This orange red spice is the hottest member of the Capsicum family. There are many varieties with fruits of different shapes and colours. When Christopher Columbus reached Central America, he found that the Mexicans made use of chillies to flavour meat and fish. He liked them so much that when he sailed for home he took their seeds which were later sown in the Portuguese East Indies.
Germination Temperature (°F)
Water daily in Spring and Summer, but pot should not stand in water. Reduce watering to once a week when flowering and fruit is forming.
Feed weekly from Spring and Summer until fruit forms. Stop feeding until following season.
Re-pot in early Spring into a pot of maximum 5 inch. Plant produces more fruit if roots are slightly crowded.
Sow seeds on surface of seed compost. Do not cover seed tray and keep it in lit place.
Start from seeds in Spring and Summer.
The oval fruits are edible. Once they are ripe they can be allowed to hang on the plant for about 2 weeks.
In Spring pinch out the growing tip to make the plant grow bushier.
For poor circulation and chilblains in cold weather, tea made with 1/8 of a teaspoon crushed Cayenne to 1 cup of water can be added to a small amount of water and used as a hand or foot bath. Do not use on broken skin -- it hurts.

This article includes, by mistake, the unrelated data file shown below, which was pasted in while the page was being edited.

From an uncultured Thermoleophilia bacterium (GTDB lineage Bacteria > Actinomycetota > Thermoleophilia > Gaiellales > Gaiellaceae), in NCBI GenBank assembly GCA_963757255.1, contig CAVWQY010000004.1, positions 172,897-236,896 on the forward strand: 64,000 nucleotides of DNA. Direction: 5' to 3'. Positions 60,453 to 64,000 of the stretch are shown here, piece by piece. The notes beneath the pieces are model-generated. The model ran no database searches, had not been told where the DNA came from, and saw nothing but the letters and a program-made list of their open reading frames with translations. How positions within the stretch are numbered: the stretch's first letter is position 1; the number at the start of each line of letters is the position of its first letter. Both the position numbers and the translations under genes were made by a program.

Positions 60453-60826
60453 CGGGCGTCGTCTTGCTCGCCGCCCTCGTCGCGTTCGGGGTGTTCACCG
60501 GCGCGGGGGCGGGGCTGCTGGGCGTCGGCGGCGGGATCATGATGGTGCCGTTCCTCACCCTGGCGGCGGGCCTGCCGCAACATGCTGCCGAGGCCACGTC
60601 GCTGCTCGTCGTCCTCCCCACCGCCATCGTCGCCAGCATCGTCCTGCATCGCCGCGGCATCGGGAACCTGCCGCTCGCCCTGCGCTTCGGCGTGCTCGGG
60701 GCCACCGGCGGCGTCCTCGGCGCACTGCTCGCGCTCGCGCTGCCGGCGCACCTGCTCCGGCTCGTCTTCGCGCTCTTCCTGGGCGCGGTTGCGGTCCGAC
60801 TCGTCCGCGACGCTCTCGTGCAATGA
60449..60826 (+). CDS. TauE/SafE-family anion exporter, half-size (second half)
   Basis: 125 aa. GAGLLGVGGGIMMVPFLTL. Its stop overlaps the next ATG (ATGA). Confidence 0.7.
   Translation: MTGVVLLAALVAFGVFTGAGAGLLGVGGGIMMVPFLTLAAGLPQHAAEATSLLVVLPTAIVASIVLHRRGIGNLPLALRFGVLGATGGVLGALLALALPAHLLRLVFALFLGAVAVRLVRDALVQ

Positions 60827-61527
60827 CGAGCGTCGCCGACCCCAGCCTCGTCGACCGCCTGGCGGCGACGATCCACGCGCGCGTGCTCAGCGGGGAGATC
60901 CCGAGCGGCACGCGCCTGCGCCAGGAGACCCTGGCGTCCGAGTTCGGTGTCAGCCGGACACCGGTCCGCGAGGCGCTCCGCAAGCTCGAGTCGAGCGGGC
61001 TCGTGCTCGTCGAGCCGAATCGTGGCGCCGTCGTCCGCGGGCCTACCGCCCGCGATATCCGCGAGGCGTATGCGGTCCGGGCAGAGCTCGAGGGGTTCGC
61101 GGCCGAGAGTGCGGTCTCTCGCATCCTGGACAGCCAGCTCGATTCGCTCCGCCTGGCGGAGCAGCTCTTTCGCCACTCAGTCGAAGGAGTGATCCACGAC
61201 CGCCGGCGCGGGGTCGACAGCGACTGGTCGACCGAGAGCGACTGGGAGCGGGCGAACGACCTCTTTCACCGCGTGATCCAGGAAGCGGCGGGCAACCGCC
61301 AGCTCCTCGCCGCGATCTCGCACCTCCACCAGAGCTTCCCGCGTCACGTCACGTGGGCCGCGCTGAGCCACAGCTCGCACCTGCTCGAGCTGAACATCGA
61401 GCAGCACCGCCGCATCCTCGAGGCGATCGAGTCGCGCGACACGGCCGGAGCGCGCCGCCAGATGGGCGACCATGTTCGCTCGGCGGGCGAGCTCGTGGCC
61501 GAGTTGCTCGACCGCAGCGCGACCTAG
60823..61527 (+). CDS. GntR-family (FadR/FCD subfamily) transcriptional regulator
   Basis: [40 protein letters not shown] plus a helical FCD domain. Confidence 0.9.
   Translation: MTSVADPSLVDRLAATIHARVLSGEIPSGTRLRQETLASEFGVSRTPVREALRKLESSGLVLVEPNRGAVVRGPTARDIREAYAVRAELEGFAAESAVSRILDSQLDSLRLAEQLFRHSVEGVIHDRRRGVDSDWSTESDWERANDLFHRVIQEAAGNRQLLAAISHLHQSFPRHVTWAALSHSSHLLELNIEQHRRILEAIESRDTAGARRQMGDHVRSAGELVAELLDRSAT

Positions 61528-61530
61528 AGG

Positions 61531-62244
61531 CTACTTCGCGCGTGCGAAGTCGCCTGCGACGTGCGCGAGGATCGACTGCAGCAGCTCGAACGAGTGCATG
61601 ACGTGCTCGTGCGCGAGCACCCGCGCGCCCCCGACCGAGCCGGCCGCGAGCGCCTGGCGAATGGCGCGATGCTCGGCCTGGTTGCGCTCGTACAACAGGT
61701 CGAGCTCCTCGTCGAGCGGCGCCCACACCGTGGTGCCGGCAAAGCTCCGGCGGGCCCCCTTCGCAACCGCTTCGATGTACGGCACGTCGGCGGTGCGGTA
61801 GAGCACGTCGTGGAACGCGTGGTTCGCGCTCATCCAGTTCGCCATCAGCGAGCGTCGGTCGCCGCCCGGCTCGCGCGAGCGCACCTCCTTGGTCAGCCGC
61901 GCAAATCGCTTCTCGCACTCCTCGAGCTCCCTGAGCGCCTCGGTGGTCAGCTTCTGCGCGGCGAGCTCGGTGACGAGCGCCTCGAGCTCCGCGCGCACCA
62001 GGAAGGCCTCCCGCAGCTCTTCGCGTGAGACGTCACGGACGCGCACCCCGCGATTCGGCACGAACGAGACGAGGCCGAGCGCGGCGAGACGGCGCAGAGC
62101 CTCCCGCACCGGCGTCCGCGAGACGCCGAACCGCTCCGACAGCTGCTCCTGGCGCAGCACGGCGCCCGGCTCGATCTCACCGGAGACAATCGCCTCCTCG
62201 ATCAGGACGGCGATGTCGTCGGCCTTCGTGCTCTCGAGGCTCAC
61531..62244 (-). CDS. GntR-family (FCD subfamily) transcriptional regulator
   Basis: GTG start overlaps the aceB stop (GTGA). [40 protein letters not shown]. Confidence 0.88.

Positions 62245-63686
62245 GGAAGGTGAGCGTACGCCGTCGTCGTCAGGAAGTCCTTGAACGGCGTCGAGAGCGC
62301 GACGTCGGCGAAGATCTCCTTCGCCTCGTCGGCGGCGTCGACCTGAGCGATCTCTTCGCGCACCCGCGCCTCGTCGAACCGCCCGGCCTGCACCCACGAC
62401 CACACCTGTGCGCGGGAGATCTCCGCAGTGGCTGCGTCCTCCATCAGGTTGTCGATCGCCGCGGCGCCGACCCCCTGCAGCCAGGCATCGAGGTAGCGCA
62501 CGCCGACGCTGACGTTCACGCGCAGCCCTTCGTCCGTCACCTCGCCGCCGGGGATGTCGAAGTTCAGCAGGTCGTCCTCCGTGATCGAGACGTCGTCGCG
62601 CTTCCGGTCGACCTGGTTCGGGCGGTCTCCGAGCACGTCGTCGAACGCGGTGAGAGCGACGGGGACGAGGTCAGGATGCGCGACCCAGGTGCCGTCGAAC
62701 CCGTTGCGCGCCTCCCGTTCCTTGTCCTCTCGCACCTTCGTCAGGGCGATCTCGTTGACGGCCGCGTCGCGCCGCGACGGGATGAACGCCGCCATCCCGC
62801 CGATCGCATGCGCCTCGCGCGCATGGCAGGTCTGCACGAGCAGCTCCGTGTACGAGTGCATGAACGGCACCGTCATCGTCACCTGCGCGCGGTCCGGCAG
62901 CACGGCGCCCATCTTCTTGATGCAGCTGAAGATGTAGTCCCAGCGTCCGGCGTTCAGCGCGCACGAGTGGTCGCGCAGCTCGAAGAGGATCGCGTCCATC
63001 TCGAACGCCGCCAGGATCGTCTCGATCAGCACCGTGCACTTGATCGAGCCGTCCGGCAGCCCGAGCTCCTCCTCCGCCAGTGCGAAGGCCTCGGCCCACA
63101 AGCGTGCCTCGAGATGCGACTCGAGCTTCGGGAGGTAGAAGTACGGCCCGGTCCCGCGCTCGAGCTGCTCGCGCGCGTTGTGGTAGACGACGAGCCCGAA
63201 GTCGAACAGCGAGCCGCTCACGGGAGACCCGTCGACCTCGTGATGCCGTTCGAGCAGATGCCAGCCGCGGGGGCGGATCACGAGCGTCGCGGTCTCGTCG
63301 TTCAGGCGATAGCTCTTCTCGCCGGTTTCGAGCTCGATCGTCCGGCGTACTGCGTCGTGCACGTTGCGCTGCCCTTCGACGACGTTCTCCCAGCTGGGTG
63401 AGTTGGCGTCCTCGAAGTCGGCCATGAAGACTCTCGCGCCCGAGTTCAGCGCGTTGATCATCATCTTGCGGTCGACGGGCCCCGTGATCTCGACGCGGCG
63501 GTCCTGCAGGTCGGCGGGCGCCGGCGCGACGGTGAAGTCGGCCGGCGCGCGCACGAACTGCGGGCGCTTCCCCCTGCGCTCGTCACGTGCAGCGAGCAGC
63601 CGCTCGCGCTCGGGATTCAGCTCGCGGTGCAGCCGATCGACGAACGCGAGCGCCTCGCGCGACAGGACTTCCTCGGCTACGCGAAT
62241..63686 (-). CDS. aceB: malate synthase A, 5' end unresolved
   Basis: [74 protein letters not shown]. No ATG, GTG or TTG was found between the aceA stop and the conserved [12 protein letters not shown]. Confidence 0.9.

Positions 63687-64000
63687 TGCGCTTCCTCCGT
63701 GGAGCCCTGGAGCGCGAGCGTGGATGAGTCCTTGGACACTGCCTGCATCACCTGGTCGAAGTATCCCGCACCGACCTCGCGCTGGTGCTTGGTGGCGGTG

Capsicum needs good light at least 4 hours direct sunlight from a south window to accomplish heavy blossoming and fruit. Even small plants set fruit. Discard after fruiting, save seeds from them. Watch out for greenfly.
They make attractive windowsill or a tabletop decorations. Keep away from small children.
Spray twice weekly with soft tepid water.
Peat based compost.
Most plant cells look like little boxes full of green disks. The disks are called chloroplasts. Other organelles inside a plant cell include a nucleus (where the DNA is kept), a large central vacuole (where water and other materials are stored) and a complex internal skeleton or cytoskeleton made of various proteins.